11) They spend some time on the pillow.
Waking up on the wrong side of the bed is not just a myth. When your running low on zzz’s you’re prone to experience lack of clarity, bad moods and poor judgement. “A good night’s sleep can really help a moody person decrease their anxiety,” Dr. Raymonde Jean, director of sleep medicine and associate director of critical care at St. Luke’s-Roosevelt Hospital Centre told Health.com.
“You get more emotional stability with good sleep.”
12) They LOL.
You’ve heard it before: Laughter is the best medicine. In the case of The Blues, this may hold some truth. A good, old-fashioned chuckle releases happy brain chemicals that, other than providing the exuberant buzz we seek, make humans better equipped to tolerate both pain and stress.
There has been a substantial amount of research into the essence of happiness and we aren’t much closer to revealing the answers. The nature of the concept is extremely subjective and due to the diversity of genetics, behaviour and characteristics that make us human, trying to answer the question ‘what makes humans happy?’ is always going to be tough. It doesn’t mean we SHOULDN’T try to answer it though.
I believe its a more important question than a lot of the crap we’re taught in school anyways. Think about it. How much of the stuff that you’ve learnt in school has made any positive difference to any aspect of your life. For me, I reckon about 10%, absolute max, and that takes me up until I was 18. The science of pleasure is not really touched on anywhere, and surely recognising whether I’m happy or working to achieve complete happiness is more important than knowing the meaning of SIN COS and TAN.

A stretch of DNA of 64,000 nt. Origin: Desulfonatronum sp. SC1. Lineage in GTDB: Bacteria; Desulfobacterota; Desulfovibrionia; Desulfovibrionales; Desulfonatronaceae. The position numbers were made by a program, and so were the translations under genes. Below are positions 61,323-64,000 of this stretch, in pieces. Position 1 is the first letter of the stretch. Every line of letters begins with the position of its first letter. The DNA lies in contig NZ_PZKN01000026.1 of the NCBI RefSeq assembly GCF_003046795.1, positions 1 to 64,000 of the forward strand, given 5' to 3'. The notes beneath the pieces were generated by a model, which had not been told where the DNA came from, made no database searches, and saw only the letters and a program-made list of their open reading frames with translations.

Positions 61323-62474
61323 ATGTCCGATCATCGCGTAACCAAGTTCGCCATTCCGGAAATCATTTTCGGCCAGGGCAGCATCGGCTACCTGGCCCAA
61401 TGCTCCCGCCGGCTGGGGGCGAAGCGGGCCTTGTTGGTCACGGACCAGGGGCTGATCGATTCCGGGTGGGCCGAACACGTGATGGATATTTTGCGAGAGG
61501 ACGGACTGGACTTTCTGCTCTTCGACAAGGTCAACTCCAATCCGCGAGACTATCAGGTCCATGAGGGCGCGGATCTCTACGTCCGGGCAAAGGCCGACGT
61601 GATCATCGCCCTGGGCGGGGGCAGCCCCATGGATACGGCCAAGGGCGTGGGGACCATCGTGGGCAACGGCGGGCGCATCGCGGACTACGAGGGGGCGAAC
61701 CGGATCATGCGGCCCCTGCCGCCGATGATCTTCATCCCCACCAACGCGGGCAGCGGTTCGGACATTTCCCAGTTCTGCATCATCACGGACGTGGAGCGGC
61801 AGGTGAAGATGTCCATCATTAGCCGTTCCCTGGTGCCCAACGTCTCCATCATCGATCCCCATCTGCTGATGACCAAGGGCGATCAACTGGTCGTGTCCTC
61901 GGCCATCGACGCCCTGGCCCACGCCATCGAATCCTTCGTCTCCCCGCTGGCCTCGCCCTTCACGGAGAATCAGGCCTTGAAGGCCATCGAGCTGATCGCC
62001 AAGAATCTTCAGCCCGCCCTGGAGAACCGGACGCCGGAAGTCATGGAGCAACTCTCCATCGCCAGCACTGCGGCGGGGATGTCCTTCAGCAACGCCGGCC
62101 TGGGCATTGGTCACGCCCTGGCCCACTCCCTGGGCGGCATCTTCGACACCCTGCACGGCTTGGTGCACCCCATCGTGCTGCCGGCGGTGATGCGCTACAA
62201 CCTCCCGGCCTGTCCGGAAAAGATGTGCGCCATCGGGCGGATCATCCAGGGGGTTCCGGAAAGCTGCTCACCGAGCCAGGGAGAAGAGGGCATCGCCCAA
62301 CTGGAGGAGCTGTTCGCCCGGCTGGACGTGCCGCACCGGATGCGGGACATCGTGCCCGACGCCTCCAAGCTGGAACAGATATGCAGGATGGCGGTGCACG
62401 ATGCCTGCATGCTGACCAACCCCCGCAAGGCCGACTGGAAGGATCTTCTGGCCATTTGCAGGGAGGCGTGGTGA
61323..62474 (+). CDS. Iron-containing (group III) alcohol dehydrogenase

The 12 point list isn’t definitive, and other important positive things like spirituality, charity and exercise can also benefit how happy you feel. After going through the list of 12 there should be at least one item on the list which you don’t do enough of so do more to make yourself content. Listen to your favourite song, take pleasure in people falling over in public or just smile, whatever it is, if it makes you feel good then go for it.
What makes me happy isn’t going to necessarily make you happy. But one thing we can all agree on is; this guy makes us all happy.